Cuadrilla shale gas
A protestor's placard is seen placed on top of a direction sign pointing to a site run by Cuadrilla Resources outside the village of Balcombe in West Sussex (Reuters)

Cuadrilla Resources has started exploratory drilling for shale gas at its Balcombe site in West Sussex, where the energy firm has been met by anti-fracking protests.

Its first stage will see Cuadrilla drill a 3,000ft vertical well as the company seeks to ascertain if the site contains a commercially viable amount of shale gas that can be extracted.

Campaigners against the shale gas industry, who are camped out at the Balcombe site, tried to block Cuadrilla's vehicles by parking an old fire engine in the middle of the road, but drilling started at around 11:15am on 2 August.

"We have full planning and regulatory approval for this work from the Department for Energy and Climate Change, West Sussex County Council, the Environment Agency, and the Health and Safety Executive," said a spokesman for Cuadrilla about the Balcombe drilling.

Hydraulic fracturing - also known as fracking - is used to extract shale gas. The process involves blasting shale rock, from deep underground, to release the unconventional energy source. 

Critics say there is a risk that the chemicals used in the process will leak out into the surrounding area, which could then potentially enter the water supply. They are also concerned that fracking can cause minor tremors.

The shale gas industry's proponents say they are highly regulated, take every precaution during the process, to limit risks. Meanwhile, the British Geological Survey (BGS) conducted an investigation into the effects fracking has on the environment and found that minor tremors equate to no more than a heavy lorry driving past a house. 

UK's Shale Gas Potential vs Planning Law

The recent BGS report found that there are enormous shale gas reserves under parts of the north of England.

There is a total of 1.3 trillion cubic feet underneath Yorkshire and Lancashire, but there is still a question mark over whether it can be extracted at a commercial scale.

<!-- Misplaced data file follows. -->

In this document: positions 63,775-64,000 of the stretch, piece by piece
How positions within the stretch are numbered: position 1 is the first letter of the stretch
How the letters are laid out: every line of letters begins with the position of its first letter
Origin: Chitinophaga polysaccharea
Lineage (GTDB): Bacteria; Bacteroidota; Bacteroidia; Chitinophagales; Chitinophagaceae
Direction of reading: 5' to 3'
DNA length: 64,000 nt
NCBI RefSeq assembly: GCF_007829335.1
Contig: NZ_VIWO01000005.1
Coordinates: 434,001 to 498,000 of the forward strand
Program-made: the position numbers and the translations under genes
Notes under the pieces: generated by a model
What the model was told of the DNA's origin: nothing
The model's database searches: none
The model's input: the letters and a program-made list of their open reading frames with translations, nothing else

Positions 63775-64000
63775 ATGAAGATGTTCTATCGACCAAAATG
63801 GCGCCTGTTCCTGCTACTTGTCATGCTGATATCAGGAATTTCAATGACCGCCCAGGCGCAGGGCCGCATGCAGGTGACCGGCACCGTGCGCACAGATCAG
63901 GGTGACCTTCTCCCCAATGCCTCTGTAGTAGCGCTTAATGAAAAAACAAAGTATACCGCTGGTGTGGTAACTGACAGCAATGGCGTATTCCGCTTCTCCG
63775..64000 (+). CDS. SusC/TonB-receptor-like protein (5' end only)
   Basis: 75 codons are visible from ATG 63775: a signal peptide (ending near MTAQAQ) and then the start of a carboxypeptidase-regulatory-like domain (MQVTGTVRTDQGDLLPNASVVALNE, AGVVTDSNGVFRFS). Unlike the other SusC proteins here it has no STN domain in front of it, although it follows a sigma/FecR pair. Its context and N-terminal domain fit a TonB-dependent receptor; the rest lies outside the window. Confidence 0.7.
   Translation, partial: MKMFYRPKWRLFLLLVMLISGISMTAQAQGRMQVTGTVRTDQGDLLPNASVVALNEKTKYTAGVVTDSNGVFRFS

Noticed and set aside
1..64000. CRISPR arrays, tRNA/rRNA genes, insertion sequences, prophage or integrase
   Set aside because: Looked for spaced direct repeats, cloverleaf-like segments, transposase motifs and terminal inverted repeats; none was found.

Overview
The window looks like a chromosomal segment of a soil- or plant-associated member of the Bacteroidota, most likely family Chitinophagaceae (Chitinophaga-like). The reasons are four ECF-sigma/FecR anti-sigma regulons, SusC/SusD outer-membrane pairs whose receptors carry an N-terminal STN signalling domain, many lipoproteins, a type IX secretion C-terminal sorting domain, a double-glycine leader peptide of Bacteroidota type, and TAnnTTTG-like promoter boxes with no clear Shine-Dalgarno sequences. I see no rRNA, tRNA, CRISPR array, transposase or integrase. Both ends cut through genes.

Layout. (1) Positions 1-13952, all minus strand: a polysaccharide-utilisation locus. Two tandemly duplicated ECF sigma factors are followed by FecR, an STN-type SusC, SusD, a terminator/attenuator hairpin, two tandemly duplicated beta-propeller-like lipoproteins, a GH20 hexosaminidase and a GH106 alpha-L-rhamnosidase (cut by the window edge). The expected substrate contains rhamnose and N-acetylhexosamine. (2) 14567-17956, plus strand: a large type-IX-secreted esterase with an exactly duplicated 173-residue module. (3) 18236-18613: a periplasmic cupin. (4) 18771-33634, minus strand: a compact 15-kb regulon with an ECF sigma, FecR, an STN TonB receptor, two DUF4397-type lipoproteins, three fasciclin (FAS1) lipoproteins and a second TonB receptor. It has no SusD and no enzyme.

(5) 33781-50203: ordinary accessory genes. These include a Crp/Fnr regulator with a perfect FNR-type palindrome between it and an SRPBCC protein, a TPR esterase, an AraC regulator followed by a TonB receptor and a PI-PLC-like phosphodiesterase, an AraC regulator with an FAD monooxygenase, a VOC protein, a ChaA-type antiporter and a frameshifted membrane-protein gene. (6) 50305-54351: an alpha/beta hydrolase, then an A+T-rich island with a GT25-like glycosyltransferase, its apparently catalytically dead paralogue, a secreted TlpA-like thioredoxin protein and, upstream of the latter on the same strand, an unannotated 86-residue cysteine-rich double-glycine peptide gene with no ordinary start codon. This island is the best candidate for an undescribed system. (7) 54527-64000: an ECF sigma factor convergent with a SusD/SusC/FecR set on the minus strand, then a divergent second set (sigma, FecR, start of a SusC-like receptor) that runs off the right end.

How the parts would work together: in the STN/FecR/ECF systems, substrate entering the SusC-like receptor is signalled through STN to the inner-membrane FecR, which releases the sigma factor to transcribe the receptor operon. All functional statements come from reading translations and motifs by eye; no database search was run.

If it can be extracted, it will give the UK increased energy security as it will be much less reliant on foreign imports to maintain supply. However, the energy industry has already warned that this will not necessarily lead to lower bills for consumers as the gas will still be affected by the global wholesale price.

As it stands, planning responsibility for shale gas extraction projects lies with local councils, but if the potential can be realised then it is likely that the government would officially designate such projects as nationally significant - meaning ministers will take over planning permission powers from local authorities.

The government fears progress on drilling work may be held up by a drawn-out planning process as local authorities look to use their powers to delay or block work from taking place in their areas.

In a bid to appease concerned local communities, the government announced a support package for those living nearby shale gas extraction sites.

Every affected community will get £100,000 and 1% of revenues from the gas that is successfully extracted. Firms must also sign up to a community engagement charter to ensure locals are continuously consulted about any work planned.

However, if communities are not convinced by the funding package and slick public relations of energy firms, they will put pressure on their local elected representatives to halt any attempt at shale gas extraction.

It will likely cause friction between regional authorities and the national government, which wants to make the most of the country's shale gas reserves.